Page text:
Holographic storage is computer storage that uses laser beams to store computer-generated data in three dimensions. Perhaps you have a bank credit card containing a logo in the form of a hologram. The idea is to use this type of technology to store computer information. The goal is to store a lot of data in a little bit of space. In the foreseeable future, the technology is expected to yield storage capacities up to a terabyte in drives the same physical size as current ones. A terabyte would be enough space for hundreds of movies or a million books.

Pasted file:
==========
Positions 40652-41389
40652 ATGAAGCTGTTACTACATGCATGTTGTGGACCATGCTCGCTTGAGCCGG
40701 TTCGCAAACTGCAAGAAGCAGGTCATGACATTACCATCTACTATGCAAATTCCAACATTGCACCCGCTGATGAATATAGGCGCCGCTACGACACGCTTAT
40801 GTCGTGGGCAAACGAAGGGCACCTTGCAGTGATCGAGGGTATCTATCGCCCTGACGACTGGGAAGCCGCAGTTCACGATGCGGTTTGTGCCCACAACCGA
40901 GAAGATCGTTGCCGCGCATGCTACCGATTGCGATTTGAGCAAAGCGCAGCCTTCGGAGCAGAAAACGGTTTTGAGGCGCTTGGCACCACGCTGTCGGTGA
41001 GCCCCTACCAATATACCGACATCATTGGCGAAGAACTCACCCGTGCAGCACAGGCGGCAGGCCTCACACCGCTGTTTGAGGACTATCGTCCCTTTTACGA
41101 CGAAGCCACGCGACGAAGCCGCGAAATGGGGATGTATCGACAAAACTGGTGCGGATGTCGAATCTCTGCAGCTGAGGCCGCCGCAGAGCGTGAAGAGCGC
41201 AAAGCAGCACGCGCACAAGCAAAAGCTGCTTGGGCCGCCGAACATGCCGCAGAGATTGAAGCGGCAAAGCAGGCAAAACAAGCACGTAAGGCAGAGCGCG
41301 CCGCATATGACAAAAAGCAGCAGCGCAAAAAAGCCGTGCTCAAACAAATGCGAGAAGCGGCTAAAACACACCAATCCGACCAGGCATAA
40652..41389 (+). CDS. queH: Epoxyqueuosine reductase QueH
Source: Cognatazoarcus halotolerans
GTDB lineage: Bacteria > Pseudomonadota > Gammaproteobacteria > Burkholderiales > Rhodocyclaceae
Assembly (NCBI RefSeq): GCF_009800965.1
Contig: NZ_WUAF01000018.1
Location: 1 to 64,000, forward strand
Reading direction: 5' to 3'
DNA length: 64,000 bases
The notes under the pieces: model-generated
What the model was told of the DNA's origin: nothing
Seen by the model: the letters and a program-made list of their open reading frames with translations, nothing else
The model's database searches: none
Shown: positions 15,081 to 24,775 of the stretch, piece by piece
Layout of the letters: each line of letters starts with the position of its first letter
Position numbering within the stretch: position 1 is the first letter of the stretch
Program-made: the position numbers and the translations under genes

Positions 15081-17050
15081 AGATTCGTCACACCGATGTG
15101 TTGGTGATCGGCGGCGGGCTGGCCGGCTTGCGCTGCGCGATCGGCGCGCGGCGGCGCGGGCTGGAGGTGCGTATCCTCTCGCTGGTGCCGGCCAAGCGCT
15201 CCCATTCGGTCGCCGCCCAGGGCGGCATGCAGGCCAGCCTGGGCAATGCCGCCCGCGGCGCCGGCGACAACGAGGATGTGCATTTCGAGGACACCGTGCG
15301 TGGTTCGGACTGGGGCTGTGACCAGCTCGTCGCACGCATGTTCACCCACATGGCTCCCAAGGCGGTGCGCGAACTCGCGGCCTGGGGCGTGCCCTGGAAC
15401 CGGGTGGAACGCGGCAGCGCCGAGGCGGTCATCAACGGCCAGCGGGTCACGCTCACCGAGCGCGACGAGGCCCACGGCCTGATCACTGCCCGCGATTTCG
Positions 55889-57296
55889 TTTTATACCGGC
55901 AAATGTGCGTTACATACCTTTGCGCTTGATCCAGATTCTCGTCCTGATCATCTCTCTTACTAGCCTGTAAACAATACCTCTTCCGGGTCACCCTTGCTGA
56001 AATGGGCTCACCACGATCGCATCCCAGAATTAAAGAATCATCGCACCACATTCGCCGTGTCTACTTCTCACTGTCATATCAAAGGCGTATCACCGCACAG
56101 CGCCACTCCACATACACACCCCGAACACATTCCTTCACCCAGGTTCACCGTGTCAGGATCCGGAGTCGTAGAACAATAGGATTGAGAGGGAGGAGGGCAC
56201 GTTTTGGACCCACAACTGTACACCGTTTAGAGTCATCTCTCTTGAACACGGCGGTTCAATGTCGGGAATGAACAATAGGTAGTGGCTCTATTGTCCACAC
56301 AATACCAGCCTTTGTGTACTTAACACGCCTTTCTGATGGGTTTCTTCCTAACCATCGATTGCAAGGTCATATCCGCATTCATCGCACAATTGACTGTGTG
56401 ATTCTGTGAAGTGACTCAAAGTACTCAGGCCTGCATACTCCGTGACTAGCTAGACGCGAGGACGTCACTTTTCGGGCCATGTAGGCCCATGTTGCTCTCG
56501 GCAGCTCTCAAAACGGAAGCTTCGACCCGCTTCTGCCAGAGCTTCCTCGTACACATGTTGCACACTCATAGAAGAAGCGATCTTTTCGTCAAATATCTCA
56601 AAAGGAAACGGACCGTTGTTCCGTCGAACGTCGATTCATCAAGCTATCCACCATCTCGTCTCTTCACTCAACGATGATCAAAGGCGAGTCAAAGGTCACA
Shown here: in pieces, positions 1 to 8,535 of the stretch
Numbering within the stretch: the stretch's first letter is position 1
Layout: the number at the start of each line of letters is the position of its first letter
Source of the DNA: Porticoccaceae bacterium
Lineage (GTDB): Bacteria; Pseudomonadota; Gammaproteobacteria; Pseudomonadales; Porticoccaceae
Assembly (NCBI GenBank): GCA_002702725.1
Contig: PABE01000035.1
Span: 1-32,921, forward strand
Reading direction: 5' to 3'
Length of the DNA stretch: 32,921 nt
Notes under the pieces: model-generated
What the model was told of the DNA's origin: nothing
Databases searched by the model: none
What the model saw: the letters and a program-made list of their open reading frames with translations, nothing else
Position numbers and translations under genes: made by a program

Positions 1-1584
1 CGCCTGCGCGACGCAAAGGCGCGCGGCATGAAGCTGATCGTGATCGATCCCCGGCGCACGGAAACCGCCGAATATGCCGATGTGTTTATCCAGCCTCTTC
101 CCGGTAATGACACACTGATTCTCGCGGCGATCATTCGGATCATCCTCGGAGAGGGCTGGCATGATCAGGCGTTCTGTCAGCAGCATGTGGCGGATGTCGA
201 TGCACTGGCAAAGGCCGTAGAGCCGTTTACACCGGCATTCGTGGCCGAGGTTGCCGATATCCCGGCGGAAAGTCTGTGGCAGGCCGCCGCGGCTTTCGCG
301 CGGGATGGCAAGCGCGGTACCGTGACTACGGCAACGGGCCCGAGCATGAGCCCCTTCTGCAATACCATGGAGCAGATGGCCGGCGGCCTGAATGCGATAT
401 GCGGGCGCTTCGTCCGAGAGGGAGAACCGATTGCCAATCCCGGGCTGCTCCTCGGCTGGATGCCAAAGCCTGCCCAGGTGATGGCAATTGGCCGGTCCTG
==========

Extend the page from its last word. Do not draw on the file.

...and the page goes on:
Although no one has yet mass-commercialized this technology, many vendors are working on it. InPhase Technologies, which was founded by Lucent, is working on a product capable of storing 200 gigabytes of data, written four times faster than the speed of current DVD drives. Although current versions are not rewritable, the company expects to make holographic storage that can be rewritten within the next few years.
The first products are likely to be expensive, and only feasible for large organizations with unusual needs for storage. However, vendors expect to make holographic storage available and affordable for the average consumer within the next few years.